Forming advanced metals
Hydroforming dual-phase steel
The demand for lightweight components continues to be a primary driver in the automotive industry.
While hydroforming is considered to be one of the enabling technologies that can deliver lightweight components, the technology faces increasing competition from other lightweight solutions, such as magnesium castings. However, hydroforming can compete effectively with other lightweight alternatives if the hydroformed workpiece is an advanced material, such as a high-strength steel (HSS).
A good example of such a hydroforming application is an engine cradle (see introductory photo). Hydroforming the component from a tube results in a lighter component than a conventional cradle made from stamped parts.
Dual-phase Steel Hydroforming Example
This engine cradle initially was produced from a conventional roll formed and electrical resistance welded (ERW) tube. However, the tube exhibited excessive strain hardening introduced by the roll forming process and unfavorable mechanical properties caused by the heat input of the welding process.
Strain hardening introduced by the roll forming process was a result of strains in both the longitudinal and circumferential directions. The longitudinal strains are largely geometry-based and can be estimated with analytical software such as COPRA®. The circumferential strains are caused mainly by the calibration stands of the tube mill and can be estimated by modeling the tubemaking process in a finite element model. Previously made measurements and calculations on typical tubing showed that the strain was more than 6 percent.1
Annealing can be used to recover formability after strain hardening occurs in mild steel. However, dual-phase steels cannot be annealed because the process destroys the martensitic phase in the material. Therefore, the strains introduced by roll forming dual-phase steel tube are irreversible and result in a relatively poor tube for hydroforming.
Resistance to Hydroforming
The hardness profile of two tubes—one press formed and laser welded, the other roll formed and induction welded—reveals two significant hardness characteristics. First, the press formed blank's parent material is somewhat softer than the roll formed tube's parent material. Second, the hardness dip in the center of the HAZ is not as extreme in the tubular blank as it is in the roll formed tubes.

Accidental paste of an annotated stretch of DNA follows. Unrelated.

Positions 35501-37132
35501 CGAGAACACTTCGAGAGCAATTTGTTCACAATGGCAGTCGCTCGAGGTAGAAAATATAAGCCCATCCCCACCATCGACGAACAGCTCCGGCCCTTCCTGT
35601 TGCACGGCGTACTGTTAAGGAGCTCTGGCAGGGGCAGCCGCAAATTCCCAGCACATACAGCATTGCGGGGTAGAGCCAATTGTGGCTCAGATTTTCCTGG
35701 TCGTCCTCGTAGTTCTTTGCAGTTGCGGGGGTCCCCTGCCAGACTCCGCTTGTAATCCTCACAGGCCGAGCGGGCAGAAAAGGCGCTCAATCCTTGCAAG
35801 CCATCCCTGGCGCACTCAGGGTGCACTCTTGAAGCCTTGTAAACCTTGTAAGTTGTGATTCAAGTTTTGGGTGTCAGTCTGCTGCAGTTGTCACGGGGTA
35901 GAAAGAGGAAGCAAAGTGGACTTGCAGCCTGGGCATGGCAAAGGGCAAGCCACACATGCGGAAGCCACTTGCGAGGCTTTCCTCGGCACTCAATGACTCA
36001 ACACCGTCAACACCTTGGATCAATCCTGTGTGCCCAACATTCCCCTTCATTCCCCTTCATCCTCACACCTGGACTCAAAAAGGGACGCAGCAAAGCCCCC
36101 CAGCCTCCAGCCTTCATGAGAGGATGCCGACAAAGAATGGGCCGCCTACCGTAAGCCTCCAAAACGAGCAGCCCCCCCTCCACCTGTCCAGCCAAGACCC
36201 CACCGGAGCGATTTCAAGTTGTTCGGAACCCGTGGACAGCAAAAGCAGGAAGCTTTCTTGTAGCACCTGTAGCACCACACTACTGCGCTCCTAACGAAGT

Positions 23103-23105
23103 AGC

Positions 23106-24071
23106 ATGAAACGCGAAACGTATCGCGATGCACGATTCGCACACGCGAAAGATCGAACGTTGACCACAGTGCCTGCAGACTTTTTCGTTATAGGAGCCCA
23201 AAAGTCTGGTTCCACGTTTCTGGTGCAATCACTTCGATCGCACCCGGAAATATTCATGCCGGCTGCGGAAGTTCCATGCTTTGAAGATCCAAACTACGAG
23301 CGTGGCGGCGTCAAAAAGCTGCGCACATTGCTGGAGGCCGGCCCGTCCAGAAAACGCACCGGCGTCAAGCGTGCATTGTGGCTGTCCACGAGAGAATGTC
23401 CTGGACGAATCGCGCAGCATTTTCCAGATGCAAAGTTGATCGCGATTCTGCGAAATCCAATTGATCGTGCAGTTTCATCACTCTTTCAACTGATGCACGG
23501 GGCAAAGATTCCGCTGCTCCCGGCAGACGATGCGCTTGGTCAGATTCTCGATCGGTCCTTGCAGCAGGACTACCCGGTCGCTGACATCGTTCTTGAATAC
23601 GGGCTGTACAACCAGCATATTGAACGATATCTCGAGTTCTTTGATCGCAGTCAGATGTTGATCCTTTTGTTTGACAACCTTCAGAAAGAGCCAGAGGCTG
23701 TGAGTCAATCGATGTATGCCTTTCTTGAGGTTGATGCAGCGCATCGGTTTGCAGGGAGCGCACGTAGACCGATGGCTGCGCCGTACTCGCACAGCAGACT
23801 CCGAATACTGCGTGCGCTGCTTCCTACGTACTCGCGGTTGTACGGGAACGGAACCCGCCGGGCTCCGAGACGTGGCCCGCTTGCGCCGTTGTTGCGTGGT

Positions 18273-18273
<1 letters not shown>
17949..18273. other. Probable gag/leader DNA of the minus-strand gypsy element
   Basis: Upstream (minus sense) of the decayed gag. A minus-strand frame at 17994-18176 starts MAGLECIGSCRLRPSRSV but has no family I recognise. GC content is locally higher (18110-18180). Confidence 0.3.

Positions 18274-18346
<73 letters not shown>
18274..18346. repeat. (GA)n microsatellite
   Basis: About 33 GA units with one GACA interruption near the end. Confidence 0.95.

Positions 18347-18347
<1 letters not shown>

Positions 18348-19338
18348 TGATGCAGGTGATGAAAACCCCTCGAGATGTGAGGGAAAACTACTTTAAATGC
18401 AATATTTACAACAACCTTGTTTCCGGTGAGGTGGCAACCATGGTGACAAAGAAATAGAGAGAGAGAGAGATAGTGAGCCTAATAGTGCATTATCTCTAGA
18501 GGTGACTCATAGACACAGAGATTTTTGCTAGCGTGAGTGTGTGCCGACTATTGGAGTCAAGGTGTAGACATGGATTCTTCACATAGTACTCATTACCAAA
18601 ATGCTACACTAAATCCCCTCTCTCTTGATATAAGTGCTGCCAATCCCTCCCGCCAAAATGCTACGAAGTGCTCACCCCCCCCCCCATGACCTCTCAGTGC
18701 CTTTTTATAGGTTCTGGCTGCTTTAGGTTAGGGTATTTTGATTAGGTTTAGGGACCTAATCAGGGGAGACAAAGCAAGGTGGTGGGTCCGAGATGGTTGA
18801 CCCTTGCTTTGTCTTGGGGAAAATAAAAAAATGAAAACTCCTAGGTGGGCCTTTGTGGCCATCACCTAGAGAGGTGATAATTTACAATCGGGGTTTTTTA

ERW introduces a large amount of heat into a local area on the circumference of the tube. The heat alters the microstructure. The melted region turns into a martensitic and bainitic structure after it cools. The melted region becomes relatively hard (430 HV, or hardness Vickers) and therefore has a high yield stress, which results in a strong but poorly formable region.
The heat-affected zone (HAZ) contains a slightly softer region (see Figure 1). This is the region that causes hydroforming problems.
It is assumed that the softened region has a slightly lower yield stress than the neighboring material (parent material and the weld seam). The hydroforming process encourages deformation in this weak region, which results in local thinning and finally failure in this area.
A typical tensile test curve for a 600-MPa dual-phase tube shows that the n value drops significantly at higher strain levels.
Dual-phase steels have a very high n value at the beginning of the stress/strain curve, which results in a rapid increase in the yield stress for small deformations, or strain hardening (see Figure 2). However, the n value at much higher strain values is much lower. A result of this lower n value is that the material is more sensitive to strain localization around pre-existing material defects or geometry constraints. In this case, the material defect is the softened HAZ.
During a free-expansion test, the tube was expanded under internal pressure over a free length at least three times the diameter. The radial expansion was measured during the test. The amount of radial expansion at failure then was used to quantify the formability of the tube.
The pressure expansion curves for the two tubes reveal that tubular blank (TuB) withstands much more pressure before failure than the conventional tube (ERW).
Free-expansion test results showed that failure takes place in the HAZ after a relatively low amount of expansion (less than 10 percent radial expansion under plane strain conditions). Figure 3 shows the pressure expansion curve recorded during the free-expansion test.